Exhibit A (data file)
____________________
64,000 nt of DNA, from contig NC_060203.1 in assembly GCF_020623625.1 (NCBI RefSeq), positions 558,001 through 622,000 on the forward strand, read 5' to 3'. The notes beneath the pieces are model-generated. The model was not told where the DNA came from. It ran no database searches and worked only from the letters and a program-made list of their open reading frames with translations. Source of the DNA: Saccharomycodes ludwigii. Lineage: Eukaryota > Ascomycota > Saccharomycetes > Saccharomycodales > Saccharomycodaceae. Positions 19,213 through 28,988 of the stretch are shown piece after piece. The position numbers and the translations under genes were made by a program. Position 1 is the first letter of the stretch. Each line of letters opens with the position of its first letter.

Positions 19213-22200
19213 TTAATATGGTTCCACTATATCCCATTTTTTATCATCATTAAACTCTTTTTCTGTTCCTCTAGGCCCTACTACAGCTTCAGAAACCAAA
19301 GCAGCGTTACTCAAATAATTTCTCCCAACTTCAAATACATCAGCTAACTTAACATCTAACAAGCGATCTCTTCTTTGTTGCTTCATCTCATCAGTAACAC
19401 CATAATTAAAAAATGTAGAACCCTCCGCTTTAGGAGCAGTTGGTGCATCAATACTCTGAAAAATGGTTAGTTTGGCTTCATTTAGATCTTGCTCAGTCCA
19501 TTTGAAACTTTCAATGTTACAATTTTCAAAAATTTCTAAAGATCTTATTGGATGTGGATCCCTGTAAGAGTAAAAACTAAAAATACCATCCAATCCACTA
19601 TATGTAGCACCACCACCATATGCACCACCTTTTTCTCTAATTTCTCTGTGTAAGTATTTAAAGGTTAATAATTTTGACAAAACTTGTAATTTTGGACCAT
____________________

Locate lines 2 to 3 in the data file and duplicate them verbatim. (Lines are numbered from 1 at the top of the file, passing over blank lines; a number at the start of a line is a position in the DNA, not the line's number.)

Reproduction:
Positions 19213-22200
19213 TTAATATGGTTCCACTATATCCCATTTTTTATCATCATTAAACTCTTTTTCTGTTCCTCTAGGCCCTACTACAGCTTCAGAAACCAAA